The classic cars are great. There are also many motorcycles, some with sidecars. They all spew exhaust. The humidity amplifies the gross and grimy feeling when walking around the city. We need more than one shower a day, and we are reminded of Cartegena, Colombia often. Just now, I heard a ton of music outside. I looked out the second story window and saw that a trash truck was picking up trash and had blocked the one-lane street so that all the vehicles behind had to wait. There were three or four pedicabs, and one of them was decked out with bright lights and was pumping music. It was all very disruptive and very normal. Somehow, our balcony doors (and the drone of the fan) keep most of the street noise out.

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Rodney and Laura are doing some renovations in the casa. Laura joked that Cubans are always doing construction. I think it’s the truth! We see half finished buildings and people selling and transporting raw materials all over the city. In many ways, this isn’t that much different from the rest of Latin America, except that raw materials are much harder to come by here. Some other similarities: the sidewalks are full of holes, there is corrugated metal sheeting used to enclose work sites.

At the moment Rodney is negotiating the sale of some dremel tools and a length of what appears to be insulated wiring. The casa is full of random people who seem mostly to be there to do construction, sell, or buy something. Rodney pulled out great sacks of tourist key chains, the kind you see everywhere, and asked us to pick one out as a wedding gift. I was mostly surprised to see that he had so many thousands of key chains! Was he going to sell them to someone? How did he get them? There seems be a deal going on all the time in this city. It’s hard to know what or where.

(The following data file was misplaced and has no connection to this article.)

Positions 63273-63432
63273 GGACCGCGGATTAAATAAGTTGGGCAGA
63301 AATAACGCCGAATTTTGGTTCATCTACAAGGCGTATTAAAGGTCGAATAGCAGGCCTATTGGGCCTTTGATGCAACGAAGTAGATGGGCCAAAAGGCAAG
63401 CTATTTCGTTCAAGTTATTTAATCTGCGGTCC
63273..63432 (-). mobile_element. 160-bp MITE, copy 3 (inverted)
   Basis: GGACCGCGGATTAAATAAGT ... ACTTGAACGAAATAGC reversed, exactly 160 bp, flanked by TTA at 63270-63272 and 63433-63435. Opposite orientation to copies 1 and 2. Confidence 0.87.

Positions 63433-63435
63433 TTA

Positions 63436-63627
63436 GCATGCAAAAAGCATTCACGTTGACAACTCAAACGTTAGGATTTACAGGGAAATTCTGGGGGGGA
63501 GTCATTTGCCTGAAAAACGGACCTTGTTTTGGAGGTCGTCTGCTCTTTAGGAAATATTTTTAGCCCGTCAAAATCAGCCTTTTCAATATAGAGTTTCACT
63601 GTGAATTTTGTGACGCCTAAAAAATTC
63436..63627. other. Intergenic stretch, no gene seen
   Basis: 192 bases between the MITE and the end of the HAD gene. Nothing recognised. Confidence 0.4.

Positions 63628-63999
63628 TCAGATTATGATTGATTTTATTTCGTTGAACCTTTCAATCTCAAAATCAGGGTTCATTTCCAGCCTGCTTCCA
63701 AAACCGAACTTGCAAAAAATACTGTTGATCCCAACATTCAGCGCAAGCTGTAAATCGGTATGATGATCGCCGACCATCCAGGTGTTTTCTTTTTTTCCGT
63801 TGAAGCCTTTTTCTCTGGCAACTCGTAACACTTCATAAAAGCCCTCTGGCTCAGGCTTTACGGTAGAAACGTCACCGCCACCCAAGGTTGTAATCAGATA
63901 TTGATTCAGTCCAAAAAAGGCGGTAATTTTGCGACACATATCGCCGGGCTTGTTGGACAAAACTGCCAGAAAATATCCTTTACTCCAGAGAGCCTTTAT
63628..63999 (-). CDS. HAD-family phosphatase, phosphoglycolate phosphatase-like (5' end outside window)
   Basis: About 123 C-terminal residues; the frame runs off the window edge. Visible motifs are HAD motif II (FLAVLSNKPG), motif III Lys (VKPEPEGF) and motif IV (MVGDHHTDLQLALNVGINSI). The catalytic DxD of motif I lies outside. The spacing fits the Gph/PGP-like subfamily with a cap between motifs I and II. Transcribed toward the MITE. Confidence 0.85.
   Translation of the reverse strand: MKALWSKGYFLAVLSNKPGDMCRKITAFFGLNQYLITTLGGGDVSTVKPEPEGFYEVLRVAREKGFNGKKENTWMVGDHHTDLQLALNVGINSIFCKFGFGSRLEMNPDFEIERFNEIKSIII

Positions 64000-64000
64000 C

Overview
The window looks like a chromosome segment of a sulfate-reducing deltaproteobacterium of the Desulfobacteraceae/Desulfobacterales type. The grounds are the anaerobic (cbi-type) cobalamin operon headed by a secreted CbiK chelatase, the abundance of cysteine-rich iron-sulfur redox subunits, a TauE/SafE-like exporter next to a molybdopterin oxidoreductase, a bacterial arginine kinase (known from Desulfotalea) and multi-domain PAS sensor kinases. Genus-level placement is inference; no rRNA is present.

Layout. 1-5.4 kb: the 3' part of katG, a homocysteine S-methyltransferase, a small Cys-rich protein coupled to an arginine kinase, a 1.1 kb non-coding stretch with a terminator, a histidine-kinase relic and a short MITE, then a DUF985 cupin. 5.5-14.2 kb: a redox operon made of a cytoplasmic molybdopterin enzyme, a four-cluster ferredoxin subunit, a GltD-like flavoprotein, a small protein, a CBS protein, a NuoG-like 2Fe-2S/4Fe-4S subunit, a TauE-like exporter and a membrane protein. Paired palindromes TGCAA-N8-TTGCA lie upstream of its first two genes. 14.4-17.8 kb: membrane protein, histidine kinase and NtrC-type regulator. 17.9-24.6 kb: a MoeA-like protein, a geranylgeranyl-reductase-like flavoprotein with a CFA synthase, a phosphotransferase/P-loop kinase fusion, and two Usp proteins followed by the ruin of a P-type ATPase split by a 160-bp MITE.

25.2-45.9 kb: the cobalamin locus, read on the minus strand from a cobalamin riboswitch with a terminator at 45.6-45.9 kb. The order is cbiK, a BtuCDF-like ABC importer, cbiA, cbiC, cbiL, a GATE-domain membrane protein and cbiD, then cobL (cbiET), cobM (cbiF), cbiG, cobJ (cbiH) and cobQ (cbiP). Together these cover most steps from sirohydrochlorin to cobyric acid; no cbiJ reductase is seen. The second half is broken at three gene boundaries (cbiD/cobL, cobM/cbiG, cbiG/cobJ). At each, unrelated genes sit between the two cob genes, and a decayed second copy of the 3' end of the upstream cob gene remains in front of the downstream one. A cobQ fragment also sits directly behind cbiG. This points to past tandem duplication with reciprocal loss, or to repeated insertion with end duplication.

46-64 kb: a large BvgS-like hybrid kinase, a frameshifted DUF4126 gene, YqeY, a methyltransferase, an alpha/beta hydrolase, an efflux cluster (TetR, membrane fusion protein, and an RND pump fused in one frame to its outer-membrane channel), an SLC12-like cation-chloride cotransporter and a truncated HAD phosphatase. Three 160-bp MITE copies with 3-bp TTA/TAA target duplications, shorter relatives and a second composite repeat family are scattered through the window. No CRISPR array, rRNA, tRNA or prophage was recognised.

April 6

A beach day which was well spent, though now I’m very sunburned! I have a horizontal stripe of a burn across my stomach that is quite funny (at least Laura found it hilarious). The beach was definitely a needed break. This city is relentless. It is so chaotic! People are seemingly always on the move and yet, always just hanging out on the street corner, doing nothing. I’ve never seen streets so full of activity and choked with groups just talking! While walking, we are passed by endless numbers of bici-taxis and cars and motorcycles, and people walking everywhere. Every street is a shared street, as the sidewalks are too narrow and too crumbled to be useful for pedestrians. Most of the scooters are electric, so they don’t make a sound and sneak up on you just as bicycles do.

We look into unfinished buildings, and maybe some old man is sitting there watching TV. Maybe a family is in a big room without walls, eating. We are usually asked if we want a taxi, followed by a list of possible destinations. Sheena is usually asked if she is Japanese or Chinese. People say, “do you speak English?” This might be the only English they know. It all seems designed to get you to stop for a second so they can try to extract money. But people are nice generally. When you engage first, they are taken aback slightly and smile, nod, give you a good day. People are on the balconies high above the street during the morning and evenings. The buildings are so tall and the streets so narrow that you can forget to look up. Watching the street from above is a joy.

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Before dinner we have a long chat with Laura and Rodney about all-things Cuba related. We learn how they met (worked for the same government construction company – he as a mechanical engineer, she as an architect), where they have traveled (he to Italy once for work, but was sick with Dengue he claims he got from her! – She to Hainan Island, Italy, and Mexico by family connections and for work), how they got into the tourist industry (she started the casa; it was her aunt’s apartment; they started working together after getting married two years ago) and of course, how to say some bad words in Cuba (pinga means penis, but of course de pingado means either really great or really bad).

Laura and Rodney are big fans of the pizza in Cuba, and convinced us to try their favorite place, Los Asturianitos. We walk into the building on the ground floor and are directed up the steps by a well dressed host. We pass a sign and spur stairway for Los Nardos restaurant and continue past to the second floor. Walking through an open air walkway filled with A/C units (and extremely hot), we climb a second staircase and enter another restaurant called El Trofeo. We walk through the dining room, right past people enjoying their meal, and find a third staircase in the back of the place, with a small plaque directing us up to Los Asturianitos. A very pleasant dining space is located on the third floor and we enjoy some pretty decent pizza. We will have no better in the country.

April 7